Photographs were the easiest means by which sculptors could make their work known and this was especially so for Brancusi who avoided having a dealer. It was important that he controlled the quality of the photographs and, from an early period, he would not allow anyone else to take pictures of his work. Frequently he enriched the photographic image of the work through dramatic juxtapositions in the studio.

Visitors spoke of Brancusi’s studios as miraculous places. The quality of light and the harmony between works were especially powerful. In 1916 he moved to 8 impasse Ronsin, a cul-de-sac of studios to the west of the Gare Montparnasse. It was here that he made many of his most remarkable works but, in 1927, a combination of their weight and subsidence made the floor collapse. Luckily, Brancusi was able to transfer to 11 impasse Ronsin, across the courtyard, and this remained his studio until his death in 1957. Gradually Brancusi absorbed adjacent studios, leaving the original space for displaying his works.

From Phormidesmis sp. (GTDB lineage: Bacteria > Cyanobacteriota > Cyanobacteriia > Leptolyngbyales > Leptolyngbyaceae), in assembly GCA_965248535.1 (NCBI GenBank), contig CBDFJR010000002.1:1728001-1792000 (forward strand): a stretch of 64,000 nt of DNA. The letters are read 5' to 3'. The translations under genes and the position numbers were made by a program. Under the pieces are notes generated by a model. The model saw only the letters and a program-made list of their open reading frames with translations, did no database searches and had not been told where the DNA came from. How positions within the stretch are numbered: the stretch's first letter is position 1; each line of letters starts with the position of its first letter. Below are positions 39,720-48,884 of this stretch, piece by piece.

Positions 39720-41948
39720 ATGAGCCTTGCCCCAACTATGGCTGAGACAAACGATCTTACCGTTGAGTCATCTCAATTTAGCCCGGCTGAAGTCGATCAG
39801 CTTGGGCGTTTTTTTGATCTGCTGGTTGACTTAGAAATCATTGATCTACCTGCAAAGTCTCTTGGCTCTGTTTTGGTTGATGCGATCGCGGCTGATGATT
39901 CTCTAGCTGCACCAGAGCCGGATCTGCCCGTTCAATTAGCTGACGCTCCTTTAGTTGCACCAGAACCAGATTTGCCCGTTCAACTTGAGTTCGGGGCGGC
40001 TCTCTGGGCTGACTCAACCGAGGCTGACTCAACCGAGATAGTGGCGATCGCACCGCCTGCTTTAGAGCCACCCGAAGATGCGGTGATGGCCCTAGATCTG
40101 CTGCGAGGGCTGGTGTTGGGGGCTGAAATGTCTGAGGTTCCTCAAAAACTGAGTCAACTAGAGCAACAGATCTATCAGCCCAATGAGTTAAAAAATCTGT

In 1935 Brancusi won a public commission for a war memorial in Tárgu Jiu, near his birthplace in Romania. His photographs record the final stages of its completion in 1937-8.

The monumental ensemble has three parts. In the town gardens The Table of Silence evokes the presence of those who died defending the town during the First World War, while The Gate of the Kiss suggests a universal, and unifying, ideal of peace. They stand at the lower end of the Avenue of Heroes that runs to a hill above the town. The scheme culminates in a 30 metre (100 foot) high steel Endless Column which Brancusi saw as a mystical link between earth and heaven.